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Think Your Foundation Can’t Engage in Election Season Advocacy? Think Again.

Date: August 25, 2022

Natalie Roetzel Ossenfort

Program Director, Bolder Advocacy, Alliance for Justice

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With midterm elections looming on the horizon, many foundations are asking the question: What can we do to get out the vote, educate the voting public, and support our grantees’ important election season advocacy work? The good news is that even during an election year, the tax code provides both public and private foundations with wide latitude to engage in advocacy. Although 501(c)(3) organizations of all types are prohibited from supporting or opposing candidates for public office, they can engage in nonpartisan efforts to educate candidates and voters about issues critical to their missions, and they can provide financial support to organizations working one-on-one with local communities to guarantee that every eligible voter has a voice in the government that serves them.

Here are 10 actions that your foundation and its staff can take now to boost public participation in elections and ensure a representative and responsive democracy:

  1. Host a candidate debate or forum to educate voters about those who are running for office in their local communities. To ensure that your candidate debate is conducted in a nonpartisan way, you’ll want to invite all viable candidates to participate, find an impartial moderator, publicize the event widely to ensure a diverse audience, cover a broad range of issues, and provide equal opportunity for candidates to respond to unbiased, open-ended questions.
  2. Compile and distribute nonpartisan candidate questionnaires to inform voters about where the candidates stand on a broad range of issues. Candidate questionnaires should avoid bias toward the views of the candidates polled. This can be achieved by asking open-ended questions (for instance, “what is your position on X” rather than a yes or no question) that do not suggest a preferred response. In addition, all viable candidates should be asked to participate. Foundations should avoid comparing candidate responses to the foundation’s position on any issue.
  3. Provide general operating support to public charity grantees so that they have the discretion and ability to utilize foundation funds for nonpartisan election season advocacy, including get-out-the-vote activities. By choosing not to earmark a grant for any particular purpose, foundations can demonstrate trust in their grantees and provide them with the flexibility to interact with voters and candidates in a nonpartisan way.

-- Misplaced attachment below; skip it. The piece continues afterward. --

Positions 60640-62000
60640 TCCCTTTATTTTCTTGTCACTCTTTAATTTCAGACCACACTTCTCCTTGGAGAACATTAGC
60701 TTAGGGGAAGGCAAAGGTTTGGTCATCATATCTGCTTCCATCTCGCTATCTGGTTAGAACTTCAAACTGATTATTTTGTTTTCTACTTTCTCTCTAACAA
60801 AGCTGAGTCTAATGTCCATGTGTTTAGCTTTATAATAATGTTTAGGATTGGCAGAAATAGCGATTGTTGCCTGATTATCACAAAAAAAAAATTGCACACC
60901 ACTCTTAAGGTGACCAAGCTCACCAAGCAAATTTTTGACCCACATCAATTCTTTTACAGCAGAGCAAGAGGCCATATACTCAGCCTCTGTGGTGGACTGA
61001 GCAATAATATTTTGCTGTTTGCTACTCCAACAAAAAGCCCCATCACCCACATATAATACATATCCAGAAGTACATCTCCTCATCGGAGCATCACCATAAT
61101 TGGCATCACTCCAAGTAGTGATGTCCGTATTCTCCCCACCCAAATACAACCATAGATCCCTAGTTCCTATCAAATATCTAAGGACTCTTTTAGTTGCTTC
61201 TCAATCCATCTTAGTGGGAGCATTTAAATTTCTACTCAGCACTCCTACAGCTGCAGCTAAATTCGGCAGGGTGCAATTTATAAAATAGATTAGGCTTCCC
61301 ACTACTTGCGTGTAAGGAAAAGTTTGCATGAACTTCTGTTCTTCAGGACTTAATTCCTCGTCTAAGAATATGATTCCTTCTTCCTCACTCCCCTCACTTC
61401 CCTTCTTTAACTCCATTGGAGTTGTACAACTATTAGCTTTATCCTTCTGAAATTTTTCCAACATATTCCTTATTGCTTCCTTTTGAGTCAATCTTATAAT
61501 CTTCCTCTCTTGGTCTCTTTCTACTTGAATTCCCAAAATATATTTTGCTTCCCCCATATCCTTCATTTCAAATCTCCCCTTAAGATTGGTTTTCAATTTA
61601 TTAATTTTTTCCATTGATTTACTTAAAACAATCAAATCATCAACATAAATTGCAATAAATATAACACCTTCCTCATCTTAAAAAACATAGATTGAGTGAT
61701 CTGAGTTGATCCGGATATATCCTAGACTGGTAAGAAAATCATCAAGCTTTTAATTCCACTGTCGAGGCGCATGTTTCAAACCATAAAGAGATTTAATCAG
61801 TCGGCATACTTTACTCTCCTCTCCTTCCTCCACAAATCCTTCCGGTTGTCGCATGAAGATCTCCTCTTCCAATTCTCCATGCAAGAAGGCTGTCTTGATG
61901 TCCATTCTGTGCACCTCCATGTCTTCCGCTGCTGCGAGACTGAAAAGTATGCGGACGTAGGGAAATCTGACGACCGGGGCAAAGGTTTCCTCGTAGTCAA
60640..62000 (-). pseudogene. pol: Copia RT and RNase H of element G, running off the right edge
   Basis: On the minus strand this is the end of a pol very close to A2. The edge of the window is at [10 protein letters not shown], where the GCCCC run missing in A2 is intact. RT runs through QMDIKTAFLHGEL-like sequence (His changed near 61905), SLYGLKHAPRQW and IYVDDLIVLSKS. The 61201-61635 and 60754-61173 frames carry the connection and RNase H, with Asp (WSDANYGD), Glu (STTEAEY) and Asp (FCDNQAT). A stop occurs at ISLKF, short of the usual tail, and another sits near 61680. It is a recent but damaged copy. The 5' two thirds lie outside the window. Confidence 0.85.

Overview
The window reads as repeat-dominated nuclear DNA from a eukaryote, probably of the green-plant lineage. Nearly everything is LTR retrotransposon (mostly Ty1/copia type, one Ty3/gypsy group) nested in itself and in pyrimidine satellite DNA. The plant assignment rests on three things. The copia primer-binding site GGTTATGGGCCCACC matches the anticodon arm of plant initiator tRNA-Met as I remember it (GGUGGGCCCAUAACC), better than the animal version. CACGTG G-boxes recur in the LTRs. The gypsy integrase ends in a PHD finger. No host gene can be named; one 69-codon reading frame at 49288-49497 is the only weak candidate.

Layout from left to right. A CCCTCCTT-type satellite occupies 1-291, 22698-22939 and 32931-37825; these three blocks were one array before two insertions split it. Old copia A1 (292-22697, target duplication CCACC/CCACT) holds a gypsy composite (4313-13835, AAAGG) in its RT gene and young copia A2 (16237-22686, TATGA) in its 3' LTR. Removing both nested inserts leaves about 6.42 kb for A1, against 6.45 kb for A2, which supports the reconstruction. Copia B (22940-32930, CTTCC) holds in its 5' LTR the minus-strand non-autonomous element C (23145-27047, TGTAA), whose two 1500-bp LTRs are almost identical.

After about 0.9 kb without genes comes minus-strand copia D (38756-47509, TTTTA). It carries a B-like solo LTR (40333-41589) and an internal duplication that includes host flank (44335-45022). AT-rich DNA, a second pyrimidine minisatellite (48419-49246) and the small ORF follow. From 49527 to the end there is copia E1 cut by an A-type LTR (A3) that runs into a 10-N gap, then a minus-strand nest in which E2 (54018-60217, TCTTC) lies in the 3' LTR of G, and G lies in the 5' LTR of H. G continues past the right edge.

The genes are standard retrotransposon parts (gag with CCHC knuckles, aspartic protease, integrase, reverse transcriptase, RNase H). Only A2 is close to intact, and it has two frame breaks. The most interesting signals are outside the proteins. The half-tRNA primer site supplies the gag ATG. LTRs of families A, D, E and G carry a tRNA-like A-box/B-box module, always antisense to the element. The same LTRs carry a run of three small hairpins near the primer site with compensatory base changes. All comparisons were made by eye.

4. Make specific project grant awards to the foundation’s grantees to support their nonpartisan voter and candidate education work. While the tax code prohibits private foundations from earmarking grants for ballot measure campaigns and limits their ability to fund voter registration drives (see below), both public and private foundations are otherwise free to earmark grants for several types of nonpartisan election-related activities.
  5. Fund a voter registration campaign. The tax code allows public foundations to earmark grants for nonpartisan voter registration drives. More restrictive rules apply to private foundations; however, these types of funders may earmark grants for voter registration provided that certain requirements are met.
  6. Provide critical funding for your grantees to support or oppose ballot measures (including bond initiatives, constitutional amendments, and other measures up for vote by the public on the ballot). While the tax code considers ballot measure advocacy to be a lobbying activity, public foundations can engage in lobbying themselves or earmark grants for this type of advocacy. Private foundations, on the other hand, should not earmark grants for lobbying (including ballot measure advocacy), but they can provide their grantees with general operating support or fund the non-lobbying portion of a specific project grant request.
  7. Engage in nonpartisan candidate education to inform those running for office about the issues important to your foundation’s mission. Candidate education materials should be offered to all candidates in a race, and foundations should make every effort to ensure that candidates are provided with the same information. Just remember that private foundations should refrain from lobbying in their candidate communications to avoid a taxable expenditure.
  8. Remember that public and private foundation staff are free to participate in partisan election activities on their own time (and using their own resources). For tips on how to ensure that your personal support or opposition of candidates does not jeopardize your foundation’s tax-exempt status, see Bolder Advocacy’s “Election Activities of Individuals Associated with Foundations
  9. Prepare for the potential of a contested election. Should one occur, both public and private foundations can advocate for all ballots to be counted and for the proper administration of post-election procedures so long as they do not support or oppose a candidate for public office in the process.
  10. Contact our Bolder Advocacy team if you have any questions related to your foundation’s ability to engage in election season advocacy. Our advocacy coaches are ready and eager to help you confidently get out that vote.

Natalie Roetzel Ossenfort is the Interim Program Director for Alliance for Justice’s Bolder Advocacy program. Find her on Twitter and on LinkedIn.

Editor’s Note: CEP publishes a range of perspectives. The views expressed here are those of the authors, not necessarily those of CEP.

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